If you go
What: Biologists working for National Wildlife Federation discuss report on 30-year decline among pronghorn and mule deer populations
When: 7 p.m. Thursday
Where: Bud Werner Memorial Library
Steamboat Springs A team of wildlife biologists hired by the National Wildlife Federation doesn’t know exactly why populations of pronghorn and mule deer are declining in our area. However, they are concerned enough about the future of the range where the “deer and the antelope play” that they are coming to Steamboat Springs and Craig on Thursday and Friday to host public meetings.
“If we are to maintain our native deer and pronghorn populations and our hunting traditions, land managers and wildlife agencies need to address the landscape-wide impacts that undermine the habitat vitality wildlife relies on,’’ said Steve Torbit, a wildlife biologist and the National Wildlife Federation’s regional executive director.
The report issued by Torbit’s organization states that the numbers of the animals have been in decline in areas straddling the Wyoming-Colorado border, including northern Routt County and North Park on the east side of the Park Range from Steamboat Springs.
Veteran wildlife biologist John Ellenberger, who had a lengthy career with the Colorado Division of Wildlife, and Gene Byrne produced the report.
The National Wildlife Federation is suggesting that an expected increase in oil and gas exploration could make the situation worse for the herds.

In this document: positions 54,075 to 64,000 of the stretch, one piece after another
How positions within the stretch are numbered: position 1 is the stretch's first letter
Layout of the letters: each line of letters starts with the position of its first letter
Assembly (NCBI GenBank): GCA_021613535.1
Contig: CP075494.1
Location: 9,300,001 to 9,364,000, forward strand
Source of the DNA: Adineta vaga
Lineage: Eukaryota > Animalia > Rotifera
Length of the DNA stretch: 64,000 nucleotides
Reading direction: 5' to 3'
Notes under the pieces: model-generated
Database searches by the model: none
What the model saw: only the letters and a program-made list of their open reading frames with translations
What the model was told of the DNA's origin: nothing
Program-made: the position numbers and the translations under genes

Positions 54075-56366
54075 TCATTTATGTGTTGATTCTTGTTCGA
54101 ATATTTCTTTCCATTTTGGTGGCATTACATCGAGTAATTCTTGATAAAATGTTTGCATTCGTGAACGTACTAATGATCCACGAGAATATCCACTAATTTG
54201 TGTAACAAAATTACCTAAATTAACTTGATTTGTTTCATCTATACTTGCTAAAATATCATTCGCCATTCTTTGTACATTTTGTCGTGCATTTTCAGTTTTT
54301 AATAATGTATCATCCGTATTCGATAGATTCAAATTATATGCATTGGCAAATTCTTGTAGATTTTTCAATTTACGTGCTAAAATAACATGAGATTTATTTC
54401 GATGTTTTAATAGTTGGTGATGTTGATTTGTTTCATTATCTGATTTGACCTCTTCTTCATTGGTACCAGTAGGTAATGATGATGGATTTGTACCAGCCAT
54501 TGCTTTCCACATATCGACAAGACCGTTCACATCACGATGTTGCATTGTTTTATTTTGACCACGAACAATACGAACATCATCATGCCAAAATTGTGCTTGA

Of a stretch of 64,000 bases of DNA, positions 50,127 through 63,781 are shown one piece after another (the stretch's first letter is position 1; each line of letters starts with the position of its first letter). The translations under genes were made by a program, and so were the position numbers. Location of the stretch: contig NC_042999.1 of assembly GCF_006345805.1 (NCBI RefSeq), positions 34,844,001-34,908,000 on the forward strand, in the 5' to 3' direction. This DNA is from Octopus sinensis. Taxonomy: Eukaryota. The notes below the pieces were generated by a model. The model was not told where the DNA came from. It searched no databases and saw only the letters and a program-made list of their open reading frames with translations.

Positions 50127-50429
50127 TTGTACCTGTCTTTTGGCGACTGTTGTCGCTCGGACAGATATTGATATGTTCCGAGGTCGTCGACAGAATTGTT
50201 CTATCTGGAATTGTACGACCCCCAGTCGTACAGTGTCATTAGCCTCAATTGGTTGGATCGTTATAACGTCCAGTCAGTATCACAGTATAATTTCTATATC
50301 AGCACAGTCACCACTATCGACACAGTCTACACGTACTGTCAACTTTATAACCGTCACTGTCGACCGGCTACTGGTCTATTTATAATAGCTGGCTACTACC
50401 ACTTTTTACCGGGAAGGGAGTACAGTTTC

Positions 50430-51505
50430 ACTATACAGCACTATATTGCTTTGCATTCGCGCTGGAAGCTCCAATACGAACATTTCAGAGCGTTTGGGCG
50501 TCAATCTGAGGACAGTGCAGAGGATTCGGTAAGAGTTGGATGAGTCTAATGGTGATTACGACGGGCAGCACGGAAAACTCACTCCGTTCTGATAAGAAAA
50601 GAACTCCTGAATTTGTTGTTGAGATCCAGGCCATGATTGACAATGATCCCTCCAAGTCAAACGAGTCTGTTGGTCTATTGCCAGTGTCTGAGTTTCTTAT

Ellenberger told the Steamboat Today that the report did not identify a specific causal relationship between oil and gas exploration (or other human activities) and the degradation of the herds. Nor was that his purpose.
Instead, he and Byrne reviewed decades of research on the animals to confirm long-term populations trends
“The declines are occurring due to a multitude of issues,” Ellenberger said. “Which of them to blame, we don’t know. But we’re finding that the populations are vulnerable.”
The meetings in Northwest Colorado — in Steamboat on Thursday and in Craig on Friday — can be expected to look closely at the relationships among the Colorado Division of Wildlife, the Wyoming Department of Game and Fish and the federal Bureau of Land Management.
A Q-and-A paper prepared by the Wildlife Federation points out that although the Wyoming and Colorado wildlife managers share information about the herds, the BLM arrives at its own land management decisions (including oil and gas leasing) that ultimately affect the animals.
Ellenberger said human activities have gradually fragmented the deer and pronghorn range during the last three decades.
“You go to the next step, with what’s planned in the area (in terms of energy exploration) and by inference you can expect significant impacts on habitat,” he said.
He said he’s concerned that without increased emphasis on wildlife habitat, the animals could be pushed beyond a point from which they cannot recover.
“Any further habitat will just make it worse and reduce hunting opportunities,” Ellenberger said. “It’s a wake-up call to sportsmen and the general public. We need to take care of the habitat.”
To reach Tom Ross, call 970-871-4205 or email tross@SteamboatToday.com